Edinburgh will host a major exhibition of work by Scottish artists and designers whose livelihoods were negatively impacted by the Covid pandemic at the beginning of June. And it will be held on Level B3 in the car park.
The work of around 50 independent producers will be on display and for sale at FLAIR, an event jointly organised by the Scottish Design Exchange (SDX) and event stagers 3D2D.
Taking place in St James Quarter’s car park on level B3, FLAIR hopes to provide an opportunity for a high street audience to see the work of creative people whose businesses have suffered during months of lockdown.
The pandemic has had a devastating impact on Scotland’s creative industries, with more than half of self-employed business owners reporting that their mental health suffered.
A survey of more than 200 artists, fashion, textile and jewellery designers, publishers, photographers at the height of the pandemic found that 53% reported feelings of anxiety, stress, or depression.
Fewer than one in ten continued to earn their full, pre-pandemic salary with half earning less than 50% of their normal income. One in four was earning less than a fifth of their pre-lockdown wage, with many struggling to keep up rent and mortgage payments and to pay gas and electricity bills.
Lynzi Leroy, the entrepreneur behind SDX, which provides a high-street presence to artists and craftspeople, said it was hoped the exhibition, which will run over the Queen’s Jubilee week-end at the start of next month, would help the artists to recover some of their lost earnings.
She said: “The nature of the industry is that most of its members work alone, often in remote areas, and the lockdown only added to their sense of isolation.
“Lacking the financial resilience of larger organisations, for many people the disruption to trade had a devastating impact on their income and many, because of the way they are paid, did not qualify for Government assistance.”
Philippa Wilson-Buys, Director of 3D2D, said: “All the exhibitors have been selected for the richness and quality of their design and craftsmanship, commitment and flair.”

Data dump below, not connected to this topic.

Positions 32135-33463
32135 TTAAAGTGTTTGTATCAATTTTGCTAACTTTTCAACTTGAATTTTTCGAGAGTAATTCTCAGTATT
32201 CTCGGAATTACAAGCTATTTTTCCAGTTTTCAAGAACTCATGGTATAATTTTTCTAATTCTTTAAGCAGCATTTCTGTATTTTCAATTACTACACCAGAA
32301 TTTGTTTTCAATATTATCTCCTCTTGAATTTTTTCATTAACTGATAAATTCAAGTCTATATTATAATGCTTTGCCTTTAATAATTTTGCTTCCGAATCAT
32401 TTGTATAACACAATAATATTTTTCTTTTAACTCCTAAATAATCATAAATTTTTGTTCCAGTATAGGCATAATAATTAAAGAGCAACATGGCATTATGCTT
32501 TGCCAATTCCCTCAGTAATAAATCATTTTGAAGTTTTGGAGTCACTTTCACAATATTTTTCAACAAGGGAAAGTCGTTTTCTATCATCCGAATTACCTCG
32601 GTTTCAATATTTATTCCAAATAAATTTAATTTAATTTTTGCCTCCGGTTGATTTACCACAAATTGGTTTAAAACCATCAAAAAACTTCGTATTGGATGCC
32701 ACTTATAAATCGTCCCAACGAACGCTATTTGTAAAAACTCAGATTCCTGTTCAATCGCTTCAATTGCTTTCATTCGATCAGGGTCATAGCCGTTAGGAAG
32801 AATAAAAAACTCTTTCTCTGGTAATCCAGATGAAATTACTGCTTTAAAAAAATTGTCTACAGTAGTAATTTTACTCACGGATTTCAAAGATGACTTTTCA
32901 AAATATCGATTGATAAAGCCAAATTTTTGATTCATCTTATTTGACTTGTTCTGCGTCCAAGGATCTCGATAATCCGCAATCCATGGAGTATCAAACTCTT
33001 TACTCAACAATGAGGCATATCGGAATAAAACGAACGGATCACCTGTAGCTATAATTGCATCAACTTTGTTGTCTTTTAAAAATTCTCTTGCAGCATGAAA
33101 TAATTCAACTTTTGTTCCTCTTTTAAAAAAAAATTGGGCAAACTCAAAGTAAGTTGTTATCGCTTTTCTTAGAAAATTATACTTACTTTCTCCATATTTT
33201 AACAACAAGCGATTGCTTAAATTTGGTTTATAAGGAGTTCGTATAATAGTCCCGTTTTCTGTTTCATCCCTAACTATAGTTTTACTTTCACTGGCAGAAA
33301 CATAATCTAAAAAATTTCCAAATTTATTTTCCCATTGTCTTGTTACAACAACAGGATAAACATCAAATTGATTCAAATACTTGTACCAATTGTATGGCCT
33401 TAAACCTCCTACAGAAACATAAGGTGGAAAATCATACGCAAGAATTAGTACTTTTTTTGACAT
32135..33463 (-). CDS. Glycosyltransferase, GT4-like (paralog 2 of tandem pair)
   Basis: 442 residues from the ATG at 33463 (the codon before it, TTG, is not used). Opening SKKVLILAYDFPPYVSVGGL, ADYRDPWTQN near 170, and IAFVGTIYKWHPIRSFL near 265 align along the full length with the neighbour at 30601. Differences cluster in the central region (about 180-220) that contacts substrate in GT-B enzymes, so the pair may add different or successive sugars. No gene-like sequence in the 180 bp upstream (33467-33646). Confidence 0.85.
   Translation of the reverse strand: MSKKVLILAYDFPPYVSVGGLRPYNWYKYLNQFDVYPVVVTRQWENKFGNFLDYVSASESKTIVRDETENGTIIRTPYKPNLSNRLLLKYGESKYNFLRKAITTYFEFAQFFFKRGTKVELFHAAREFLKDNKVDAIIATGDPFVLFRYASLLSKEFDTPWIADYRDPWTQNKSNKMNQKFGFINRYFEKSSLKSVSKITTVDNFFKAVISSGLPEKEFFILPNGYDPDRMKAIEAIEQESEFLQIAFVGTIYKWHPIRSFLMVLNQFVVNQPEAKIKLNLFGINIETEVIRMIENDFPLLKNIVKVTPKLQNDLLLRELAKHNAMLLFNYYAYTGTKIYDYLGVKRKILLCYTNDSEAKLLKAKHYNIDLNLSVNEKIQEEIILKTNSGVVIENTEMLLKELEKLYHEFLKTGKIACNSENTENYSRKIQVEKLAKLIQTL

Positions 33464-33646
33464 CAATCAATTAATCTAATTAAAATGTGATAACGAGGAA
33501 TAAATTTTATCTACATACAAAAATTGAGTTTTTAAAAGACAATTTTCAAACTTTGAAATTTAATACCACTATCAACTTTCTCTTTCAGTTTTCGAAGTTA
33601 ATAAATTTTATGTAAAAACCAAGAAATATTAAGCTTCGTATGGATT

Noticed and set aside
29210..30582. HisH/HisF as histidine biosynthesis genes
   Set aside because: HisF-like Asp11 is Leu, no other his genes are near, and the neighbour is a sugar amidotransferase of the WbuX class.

Carole Conchie, whose art is made from items she finds on the shore including driftwood and pebbles, said: “The pandemic was disappointing for many artists, many of whom struggled to sell anything at all.
“Most of us tried migrating to online but it’s different from selling in person. It’s so important to be able to talk to customers and to tell them about your work, how it’s done and where the ideas come from.
“I’m really looking forward to the show at the St James Quarter. It’s such a landmark in an unusually designed building and it is a magnet for local shoppers and tourists alike.
“All of the exhibitors are really excited about the fair and we’re hoping it will be a fantastic opportunity for us to get our work out there and to show people the range of skills and talent in Scotland.”
Nick Peel, Managing Director at St James Quarter, said: “St James Quarter is a welcoming cultural and lifestyle hub for art, culture and fashion – a key pillar of the business we seek to embrace and develop, so we’re honoured to be supporting this event and hosting it in our car park.
“Supporting the local community is at the heart of what we do and it means a lot for us to be able to help talented artists after a tough couple of years. Our car park is an ideal space for exhibitions and events, so we’re excited to see it all come together and welcome guests for what is set to be an incredible weekend.”
The Art Fair will take place from June 3-5. Stalls will be available to visit from 8am to 6pm.